Britain's biggest crisp producer Walkers, part of PepsiCo, had to scale back production of the popular potato snack at the start of the month after problems with an IT systems upgrade, which it warned could take weeks to fix.
Crisps are in short supply
Some 4pc of shops visited between Nov 12 and Nov 15 had no multipacks of crisps for sale, while 26pc had only limited supplies, according to market research by Kantar Public, published by the Office for National Statistics.
Britons each eat on average two packets of crisps a week, Kantar said.
Britain, like other Western economies emerging from the pandemic, has suffered sporadic shortages of specific goods in recent months.
10:53 AMDriver shortage is easing, but costs will go up, says refuse collection company Biffa
There are signs the lorry driver shortage is easing after households across the UK have suffered months of delays to rubbish services caused by the crisis, according to waste collection giant Biffa.
The group, which collects waste for more than 30 councils across the country, increased pay to retain and recruit drivers after suffering disruption to its services from a shortfall in drivers of its rubbish trucks.
But now the company says it has "seen signs of stabilisation in recent weeks".
It also said it would push up prices for its services between now and March, as it comes under pressure from rising costs and supply chain issues.
The comments came as Biffa announced operating profits in the first half of its financial year had more or less recovered to pre-pandemic levels, while sales up 2.5pc compared with two years ago.
10:26 AMNational Grid reaps rewards from higher energy prices
National Grid has enjoyed a strong start to the year, thanks to higher energy prices and its acquisition of Western Power Distribution. Profits were up by 47pc to £1.4bn in the six months to September.
The company has also upgraded its full-year growth guidance to “significantly above the top end of our 5pc to 7pc range”.
The North Sea Link, the longest subsea cable in the world
That’s thanks to much higher auction prices, which is the price energy producers pay to transmit their electricity through National Grid’s interconnectors, and a new interconnector between the UK and Norway, which carries electricity across the North Sea and was commissioned earlier than expected. The interconnector business alone is expected to generate a £100m profit boost for the full year.
“Our focus will be on delivering critical and green investment to enable the decarbonisation of power, transport and heat, and lead a clean, fair and affordable energy transition across the jurisdictions we serve," aid John Pettigrew, National Grid’s boss.
09:49 AMNaked Wines tumbles as it warns on profits
Shares in direct-to-consumer vintner, Naked Wines, have dived by nearly a fifth, as it cut its sales forecast.
Total sales are now expected to be within a range of £340m to £355m, down from earlier guidance of £355m to £375m.
Tough times for Naked Wines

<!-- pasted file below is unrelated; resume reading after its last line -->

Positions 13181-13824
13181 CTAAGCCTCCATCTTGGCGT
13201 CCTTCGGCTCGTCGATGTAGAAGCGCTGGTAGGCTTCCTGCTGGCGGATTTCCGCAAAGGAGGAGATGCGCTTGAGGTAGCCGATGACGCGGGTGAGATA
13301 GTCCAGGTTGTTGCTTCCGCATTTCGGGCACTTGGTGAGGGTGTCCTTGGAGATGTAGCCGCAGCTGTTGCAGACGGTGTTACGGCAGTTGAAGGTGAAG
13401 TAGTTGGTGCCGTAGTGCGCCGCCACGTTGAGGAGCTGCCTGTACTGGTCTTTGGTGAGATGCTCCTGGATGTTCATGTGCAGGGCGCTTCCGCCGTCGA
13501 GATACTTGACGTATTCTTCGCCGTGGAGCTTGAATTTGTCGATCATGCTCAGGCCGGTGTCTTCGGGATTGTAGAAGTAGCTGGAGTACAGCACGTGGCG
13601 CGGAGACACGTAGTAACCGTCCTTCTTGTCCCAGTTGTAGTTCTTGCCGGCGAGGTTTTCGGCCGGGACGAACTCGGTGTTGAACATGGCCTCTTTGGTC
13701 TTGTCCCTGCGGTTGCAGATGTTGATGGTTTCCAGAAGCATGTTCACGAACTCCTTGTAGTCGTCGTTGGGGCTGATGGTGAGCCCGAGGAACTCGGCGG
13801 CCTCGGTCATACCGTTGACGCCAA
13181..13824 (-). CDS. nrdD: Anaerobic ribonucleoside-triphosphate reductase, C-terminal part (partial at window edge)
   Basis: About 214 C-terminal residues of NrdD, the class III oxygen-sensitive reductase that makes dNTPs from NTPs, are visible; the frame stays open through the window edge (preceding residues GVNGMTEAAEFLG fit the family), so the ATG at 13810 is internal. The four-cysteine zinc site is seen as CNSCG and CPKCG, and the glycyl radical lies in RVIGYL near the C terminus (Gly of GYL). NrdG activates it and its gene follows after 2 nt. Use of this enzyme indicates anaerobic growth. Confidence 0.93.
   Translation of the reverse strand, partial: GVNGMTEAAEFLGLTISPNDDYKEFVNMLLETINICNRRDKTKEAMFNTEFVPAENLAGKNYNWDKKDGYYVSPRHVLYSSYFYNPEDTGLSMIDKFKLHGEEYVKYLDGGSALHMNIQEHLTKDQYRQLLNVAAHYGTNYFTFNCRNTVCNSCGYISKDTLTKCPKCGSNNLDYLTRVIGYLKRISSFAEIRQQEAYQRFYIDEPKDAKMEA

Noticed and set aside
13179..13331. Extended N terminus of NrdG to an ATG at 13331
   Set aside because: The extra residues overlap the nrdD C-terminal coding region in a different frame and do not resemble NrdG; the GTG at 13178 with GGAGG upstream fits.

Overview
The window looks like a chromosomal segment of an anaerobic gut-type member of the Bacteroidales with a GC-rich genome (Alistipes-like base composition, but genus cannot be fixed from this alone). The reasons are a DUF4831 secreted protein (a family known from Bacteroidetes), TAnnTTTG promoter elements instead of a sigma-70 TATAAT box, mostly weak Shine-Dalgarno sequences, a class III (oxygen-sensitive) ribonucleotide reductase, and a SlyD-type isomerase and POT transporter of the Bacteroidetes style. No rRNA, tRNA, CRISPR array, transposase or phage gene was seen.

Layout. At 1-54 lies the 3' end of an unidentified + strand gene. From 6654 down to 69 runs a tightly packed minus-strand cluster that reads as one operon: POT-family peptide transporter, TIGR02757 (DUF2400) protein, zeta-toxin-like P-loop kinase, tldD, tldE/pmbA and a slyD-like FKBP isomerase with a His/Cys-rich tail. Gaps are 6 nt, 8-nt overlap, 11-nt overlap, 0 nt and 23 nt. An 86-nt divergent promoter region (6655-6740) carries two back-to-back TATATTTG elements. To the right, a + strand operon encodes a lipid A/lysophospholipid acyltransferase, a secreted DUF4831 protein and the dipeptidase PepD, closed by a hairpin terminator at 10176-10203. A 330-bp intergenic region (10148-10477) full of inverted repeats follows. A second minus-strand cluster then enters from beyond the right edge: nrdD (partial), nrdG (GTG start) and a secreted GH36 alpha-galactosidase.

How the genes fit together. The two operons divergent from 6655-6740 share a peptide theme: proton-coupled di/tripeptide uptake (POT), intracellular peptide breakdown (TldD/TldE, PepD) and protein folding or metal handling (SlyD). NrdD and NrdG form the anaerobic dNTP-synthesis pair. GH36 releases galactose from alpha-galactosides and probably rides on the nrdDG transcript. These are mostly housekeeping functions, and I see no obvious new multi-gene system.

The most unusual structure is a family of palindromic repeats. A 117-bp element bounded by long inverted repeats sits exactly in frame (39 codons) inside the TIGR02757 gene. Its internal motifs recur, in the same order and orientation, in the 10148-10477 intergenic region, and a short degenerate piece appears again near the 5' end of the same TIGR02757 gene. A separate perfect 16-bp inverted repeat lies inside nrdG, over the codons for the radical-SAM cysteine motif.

The wine merchant's £2m investment to attract new customers hasn't pay off as expected, and it is experiencing disruption to its supply chains. That has made it difficult to transport wine and key materials, such as glass, around the globe. A shortage of workers has pushed up warehousing and transport costs.
It has also taken longer than expected to restock wine inventories, meaning many of its varieties were out of stock for long periods of time. There were delivery delays to customers.
09:31 AMAstraZeneca scores win with crucial Covid treatment
AstraZeneca has cemented its position as one of the leading companies developing a treatment for Covid, after revealing that its experimental drug reduces the risk of patients developing symptoms by 83pc, and that this level of protection lasts for at least six months.
Data from two phase three trials showed the antibody treatment, which is injected into patients, resulted in no severe disease or death and that it offered strong protection even after six months.
Protection was even higher for patients treated with the drug earlier, within three days of developing symptoms.
Hugh Montgomery, professor of intensive care medicine at University College London, called the results “compelling”.
“These results give me confidence that this long-acting antibody combination can provide my vulnerable patients with the long-lasting protection they urgently need to finally return to their everyday lives,” he said.
AstraZeneca has submitted the drug for approval to regulatory bodies around the world and has already sealed a deal with US authorities to supply 700,000 doses if it is granted approval from the Food and Drug administration.
The company believes the treatment could become a blockbuster, meaning annual sales of at least £1bn.
09:12 AMFTSE down as weak commodity prices hit oil and mining
Here's a quick round-up of what the FTSE has been doing so far this morning:
The FTSE 100 index fell 0.3pc as oil and mining companies took a hit from weaker commodity prices and after data published yesterday showed inflation was soaring in the UK.
Shares in Royal Dutch Shell and BP fell by more than 1pc as crude oil prices plunged to six-week lows after China said it was going to release reserves onto the market.
Miners fell 1.5pc after copper prices dropped to their lowest in more than a month, weighed down by rising inventories and a firm US dollar.
Yesterday's news that inflation had risen at its fastest pace in almost a decade, hitting 4.2pc in October, has increased the likelihood that the Bank of England will raise interest rates in the coming months, spooking equity markets.
Meanwhile, shares in online gambling software developer Playtech jumped after receiving a third takeover bid in the past two months,
Royal Mail climbed 4.8pc after the company reported strong first-half results and said it would return £400m to shareholders as it forecast higher annual earnings in its UK business.
Shares in drug maker GSK declined 1.7pc, as it traded ex-dividend.